The Islamic consciousness of President Erdogan, who is at the vanguard of his current administration , was consolidated in his youth when he joined the youth of the National Salvation Party under the anti-Western Islamist Necmettin Erbakan and later in the Welfare party, with which he was elected mayor of Istanbul. Erdogan matured his Islamic political beliefs by joining the parties founded by Erbakan the Welfare Party and the Virtue Party in the 1980s and 1990s.
The ideology of both parties was based on the political-religious manifesto "National View" (Milli Görüş) published by Erbakan in 1969. This promoted, on the one hand, the replacement of the secular character of modern Turkey created by Ataturk as well as his moral values, and on the other hand the ideological reconstitution of the Ottoman Empire, with the restoration of Turkish influence in the Balkans and the wider Middle East.
Fanatic Islamist supporters of Erbakan's parties have repeatedly protested outside Hagia Sophia in the past, demanding a change in use from a museum to a mosque and an end to interfaith dialogue, as was the case in 2006. It was then that one million protesters outside the Hagia Sophia, had declared the head of the Catholic Church unwelcome. The Pope was to pay an official visit to Turkey, at the invitation of former President Ahmet Sezer.
Erbakan's Islamic path is being faithfully followed by the current president of Turkey, with disrespect for religious freedom, discrimination against religious minorities and the conversion of Hagia Sophia into a mosque as the cornerstone of neo-Ottomanism. .
A point of reference for Muslims
The presidential decision to alter the character of the historical-religious monument of Hagia Sophia and turn it into a mosque was based on the annulment decision of an ostensibly democratic institution, the Council of State, on a relevant decree of 1934. The decree defined the status of the Hagia Sophia as a museum and is the link in the chain of timeless plans of Turkish Islamic parties to reconnect with the Ottoman past.
Apparently, the Turkish president is instrumentalizing Hagia Sophia in order, on the one hand, to strengthen the ruling party electorally, calling on extreme, Turkish religious nationalism, and on the other hand, to become a leading figure in the Arab-Islamic world. In order to realize the latter, by turning the Hagia Sophia into a mosque, he is trying to make Constantinople equal to Jerusalem and Mecca.
That is, to make it a new center of Sunni Islam, at which every Muslim must pray at least once in his life. The announcement of the decision on the Hagia Sophia provoked mixed feelings in the Arab-Islamic world, as reflected on social media, with the prevailing sentiment being that of accepting the Turkish president as a decisive leader who restored Islamic order to a historical-religious site.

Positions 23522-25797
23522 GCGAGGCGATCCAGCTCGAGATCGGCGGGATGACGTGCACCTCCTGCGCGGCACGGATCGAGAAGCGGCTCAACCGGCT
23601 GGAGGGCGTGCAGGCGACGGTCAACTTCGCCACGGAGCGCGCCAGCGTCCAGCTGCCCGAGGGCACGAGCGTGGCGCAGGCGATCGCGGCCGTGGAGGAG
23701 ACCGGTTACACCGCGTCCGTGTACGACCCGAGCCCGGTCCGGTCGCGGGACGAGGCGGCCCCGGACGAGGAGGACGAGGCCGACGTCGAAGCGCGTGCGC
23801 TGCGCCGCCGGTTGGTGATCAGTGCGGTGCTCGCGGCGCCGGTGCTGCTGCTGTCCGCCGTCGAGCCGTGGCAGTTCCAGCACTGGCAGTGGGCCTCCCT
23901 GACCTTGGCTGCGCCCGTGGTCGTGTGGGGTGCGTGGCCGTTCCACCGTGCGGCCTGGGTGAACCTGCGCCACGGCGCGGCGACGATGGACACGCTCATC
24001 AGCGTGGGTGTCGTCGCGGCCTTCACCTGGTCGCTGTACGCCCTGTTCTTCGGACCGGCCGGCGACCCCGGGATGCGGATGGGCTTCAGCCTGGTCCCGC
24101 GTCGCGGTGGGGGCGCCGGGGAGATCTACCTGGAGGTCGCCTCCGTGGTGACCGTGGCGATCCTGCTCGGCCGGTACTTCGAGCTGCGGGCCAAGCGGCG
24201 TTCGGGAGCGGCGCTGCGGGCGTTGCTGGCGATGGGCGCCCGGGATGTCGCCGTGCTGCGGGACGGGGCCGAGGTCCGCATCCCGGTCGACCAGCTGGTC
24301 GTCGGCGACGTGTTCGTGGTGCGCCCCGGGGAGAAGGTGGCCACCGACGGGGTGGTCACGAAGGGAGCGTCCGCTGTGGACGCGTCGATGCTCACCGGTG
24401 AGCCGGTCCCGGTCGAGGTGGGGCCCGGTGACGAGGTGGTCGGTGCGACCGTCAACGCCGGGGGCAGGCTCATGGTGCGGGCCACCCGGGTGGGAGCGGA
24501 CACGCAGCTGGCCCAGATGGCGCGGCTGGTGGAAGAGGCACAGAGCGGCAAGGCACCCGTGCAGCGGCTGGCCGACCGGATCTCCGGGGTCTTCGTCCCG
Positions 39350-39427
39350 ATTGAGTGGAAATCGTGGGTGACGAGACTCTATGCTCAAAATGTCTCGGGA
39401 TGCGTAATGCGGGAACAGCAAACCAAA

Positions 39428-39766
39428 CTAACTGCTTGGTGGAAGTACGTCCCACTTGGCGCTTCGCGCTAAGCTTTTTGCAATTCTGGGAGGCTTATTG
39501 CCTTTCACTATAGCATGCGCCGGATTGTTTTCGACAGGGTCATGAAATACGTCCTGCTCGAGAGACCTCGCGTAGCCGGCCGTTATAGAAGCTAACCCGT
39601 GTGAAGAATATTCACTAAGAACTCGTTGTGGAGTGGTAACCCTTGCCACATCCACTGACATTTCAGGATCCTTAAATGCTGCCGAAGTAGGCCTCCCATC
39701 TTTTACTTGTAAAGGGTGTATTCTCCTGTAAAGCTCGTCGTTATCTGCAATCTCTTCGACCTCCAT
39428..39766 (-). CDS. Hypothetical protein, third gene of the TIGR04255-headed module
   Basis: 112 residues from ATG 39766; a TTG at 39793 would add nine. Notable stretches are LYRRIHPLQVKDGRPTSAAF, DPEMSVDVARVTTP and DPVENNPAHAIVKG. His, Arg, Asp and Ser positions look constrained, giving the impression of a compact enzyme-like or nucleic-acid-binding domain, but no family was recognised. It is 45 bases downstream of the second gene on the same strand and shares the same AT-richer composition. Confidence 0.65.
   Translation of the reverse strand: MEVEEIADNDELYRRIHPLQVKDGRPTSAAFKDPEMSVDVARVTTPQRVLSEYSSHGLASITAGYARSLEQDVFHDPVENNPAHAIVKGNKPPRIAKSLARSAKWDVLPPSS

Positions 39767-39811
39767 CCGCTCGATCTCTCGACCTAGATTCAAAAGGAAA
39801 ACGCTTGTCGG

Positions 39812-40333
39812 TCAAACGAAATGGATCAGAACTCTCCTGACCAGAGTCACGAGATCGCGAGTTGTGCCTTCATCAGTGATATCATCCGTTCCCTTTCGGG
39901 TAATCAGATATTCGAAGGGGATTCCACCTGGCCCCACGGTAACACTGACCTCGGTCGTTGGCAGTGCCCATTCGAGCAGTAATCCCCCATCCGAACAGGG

It is also noteworthy that critical views were expressed against Erdogan's decision, arguing that it was opening the door to religious intolerance and bigotry, flirting with extremist Islamist organizations (such as Hamas) and undermining the moderate Arab leaders that espouse the peaceful coexistence of religions.
This argument was reinforced by the official statement on Hagia Sophia signed by the Turkish President in English and Arabic, as the English text (addressed to the Western audience) states that "the doors of Hagia Sophia will be, as is the case with all our mosques, open to all, whether they are foreigners or locals, Muslims or non-Muslims ".
But in the Arabic text, addressed to the Arab-Islamic world, he points out that "the revival of Hagia Sophia is a sign of the restoration of freedom in the Al-Aqsa Mosque" and elsewhere states that "the resurrection of Hagia Sophia is a greeting from our hearts to all the cities that symbolize our culture, from Bukhara to Andalusia ".
Erdogan's doublespeak, as reflected in the differences between the British and Arabic statements, should serve as a wake-up call for Turkey's neo-Ottoman and Islamist course and activate Western governments to realize the new reality in time.
After all, Erdogan's instrumentalization of Hagia Sophia sends the message everywhere that the secularism of the Turkish state is in danger and that, as a result of words and deeds, he is trying to become a world class leader and exponent of pan-Islamism (i.e. the union of all Muslims everywhere for the dominance of Islam).
President Erdogan's bet is to lead an "Islamic Spring" and dominate ideologically, where the leaders of the "Arab Spring" have failed. Wagering, however, on the international environment hides risks and pitfalls, which sometimes those who make these bets fall into.
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